Monday, August 20News That Matters

Other countries should not be able to follow US suit on Israel embassy, Turkey says


ISTANBUL (Reuters) – Turkey called on Muslim countries to stop other nations from following the United States and opening embassies in Israel’s Jerusalem, as it opened a meeting in Istanbul on Friday to address the issue.

A demonstrator places a flyer on an improvised memorial with the names of Palestinians killed during clashes with Israeli troops on the Gaza-Israel border, during a protest demanding the freedom and dignity of Palestine, in the Manhattan borough of New York City, New York, U.S., May 16, 2018. REUTERS/Eduardo Munoz

Turkish President Tayyip Erdogan called the summit of the Organisation of Islamic Cooperation (OIC), made up of 57 member countries, after Israeli forces killed dozens of protesters in Gaza this week. The Palestinian protesters were demonstrating against the opening of the U.S. Embassy in Jerusalem.

“In the final declaration, we will emphasise the status of the Palestine issue for our community, and that we will not allow changing the status of the historic city,” Turkish Foreign Minister Mevlut Cavusoglu said at an opening address.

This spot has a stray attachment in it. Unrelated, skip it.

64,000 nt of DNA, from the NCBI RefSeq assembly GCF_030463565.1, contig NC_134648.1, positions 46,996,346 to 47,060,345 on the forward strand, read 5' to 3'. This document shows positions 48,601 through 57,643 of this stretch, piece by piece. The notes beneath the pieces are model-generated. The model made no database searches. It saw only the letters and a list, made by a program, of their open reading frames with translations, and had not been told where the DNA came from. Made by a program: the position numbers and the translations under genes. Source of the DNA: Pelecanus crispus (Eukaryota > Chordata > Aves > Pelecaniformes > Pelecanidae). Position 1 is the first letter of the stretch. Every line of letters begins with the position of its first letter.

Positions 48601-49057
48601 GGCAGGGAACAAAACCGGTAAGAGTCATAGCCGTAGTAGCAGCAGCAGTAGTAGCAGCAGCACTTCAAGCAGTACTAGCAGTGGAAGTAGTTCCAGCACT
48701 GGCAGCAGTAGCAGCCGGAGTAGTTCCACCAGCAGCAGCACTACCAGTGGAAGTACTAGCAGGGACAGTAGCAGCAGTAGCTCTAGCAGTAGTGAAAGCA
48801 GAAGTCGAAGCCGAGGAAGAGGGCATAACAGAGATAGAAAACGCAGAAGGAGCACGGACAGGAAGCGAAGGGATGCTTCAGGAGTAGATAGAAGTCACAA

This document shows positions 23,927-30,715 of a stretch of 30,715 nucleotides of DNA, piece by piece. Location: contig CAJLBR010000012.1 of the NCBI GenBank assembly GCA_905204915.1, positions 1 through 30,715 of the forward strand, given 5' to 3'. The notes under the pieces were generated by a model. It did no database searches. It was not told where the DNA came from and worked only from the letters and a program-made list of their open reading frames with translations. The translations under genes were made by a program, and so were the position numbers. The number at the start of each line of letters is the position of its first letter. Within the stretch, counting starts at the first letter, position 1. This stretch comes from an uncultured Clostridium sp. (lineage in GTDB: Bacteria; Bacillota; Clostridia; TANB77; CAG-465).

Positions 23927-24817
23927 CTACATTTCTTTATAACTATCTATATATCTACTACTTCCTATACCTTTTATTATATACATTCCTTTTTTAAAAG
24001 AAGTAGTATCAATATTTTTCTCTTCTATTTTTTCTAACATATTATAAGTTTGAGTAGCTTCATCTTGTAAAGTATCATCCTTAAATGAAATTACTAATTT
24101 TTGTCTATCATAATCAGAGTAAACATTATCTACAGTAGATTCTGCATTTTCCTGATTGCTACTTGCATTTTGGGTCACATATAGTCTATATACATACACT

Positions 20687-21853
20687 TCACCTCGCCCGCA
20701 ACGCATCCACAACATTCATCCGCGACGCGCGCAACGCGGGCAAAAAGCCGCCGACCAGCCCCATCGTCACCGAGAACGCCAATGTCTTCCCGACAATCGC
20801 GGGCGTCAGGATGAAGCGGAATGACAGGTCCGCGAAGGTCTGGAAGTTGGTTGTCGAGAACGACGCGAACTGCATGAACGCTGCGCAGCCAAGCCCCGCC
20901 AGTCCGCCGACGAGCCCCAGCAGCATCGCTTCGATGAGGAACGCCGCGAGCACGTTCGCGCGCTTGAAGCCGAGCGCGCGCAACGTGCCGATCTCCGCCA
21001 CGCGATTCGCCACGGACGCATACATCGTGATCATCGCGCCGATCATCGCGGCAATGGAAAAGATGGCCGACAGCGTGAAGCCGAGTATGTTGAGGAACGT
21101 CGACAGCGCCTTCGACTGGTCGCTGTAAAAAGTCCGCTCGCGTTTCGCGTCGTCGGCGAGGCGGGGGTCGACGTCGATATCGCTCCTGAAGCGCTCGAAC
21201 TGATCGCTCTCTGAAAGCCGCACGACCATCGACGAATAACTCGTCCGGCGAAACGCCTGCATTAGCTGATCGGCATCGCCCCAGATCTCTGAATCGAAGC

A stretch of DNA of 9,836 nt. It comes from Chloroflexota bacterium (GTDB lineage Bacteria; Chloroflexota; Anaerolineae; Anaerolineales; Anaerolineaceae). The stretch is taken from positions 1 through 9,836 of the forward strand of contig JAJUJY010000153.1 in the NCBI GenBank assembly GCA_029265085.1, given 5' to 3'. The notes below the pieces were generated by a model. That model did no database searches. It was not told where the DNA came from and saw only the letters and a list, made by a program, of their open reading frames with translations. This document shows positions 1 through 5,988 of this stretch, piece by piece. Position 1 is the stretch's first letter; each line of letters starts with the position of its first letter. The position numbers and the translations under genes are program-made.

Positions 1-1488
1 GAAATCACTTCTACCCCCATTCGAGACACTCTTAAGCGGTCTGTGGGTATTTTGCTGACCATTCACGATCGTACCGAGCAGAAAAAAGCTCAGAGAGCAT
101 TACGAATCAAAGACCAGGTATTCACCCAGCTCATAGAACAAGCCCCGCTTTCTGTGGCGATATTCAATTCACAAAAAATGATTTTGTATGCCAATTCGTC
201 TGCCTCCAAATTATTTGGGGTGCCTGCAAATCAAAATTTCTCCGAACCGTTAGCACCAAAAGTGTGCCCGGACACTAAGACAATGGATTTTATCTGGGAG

“We must prevent other countries from following the U.S. example.”

Turkey has been one of the most vocal critics of the U.S. move and the violence in Gaza, with the government declaring three days of mourning for those killed. Erdogan has described the actions of the Israeli forces as a “genocide” and Israel as a “terrorist state”.

The events in Gaza have also sparked a diplomatic row between Turkey and Israel, with both countries expelling each other’s senior diplomats this week.

The plight of Palestinians resonates with many Turks, including with the nationalist and religious voters who form the base of Erdogan’s support.

U.N. human rights chief Zeid Ra’ad al-Hussein on Friday said Israel has systematically deprived Palestinians of their human rights, with 1.9 million in Gaza “caged in a toxic slum from birth to death”.

Reporting by Tuvan Gumrukcu; Writing by David Dolan; Editing by Daren Butler

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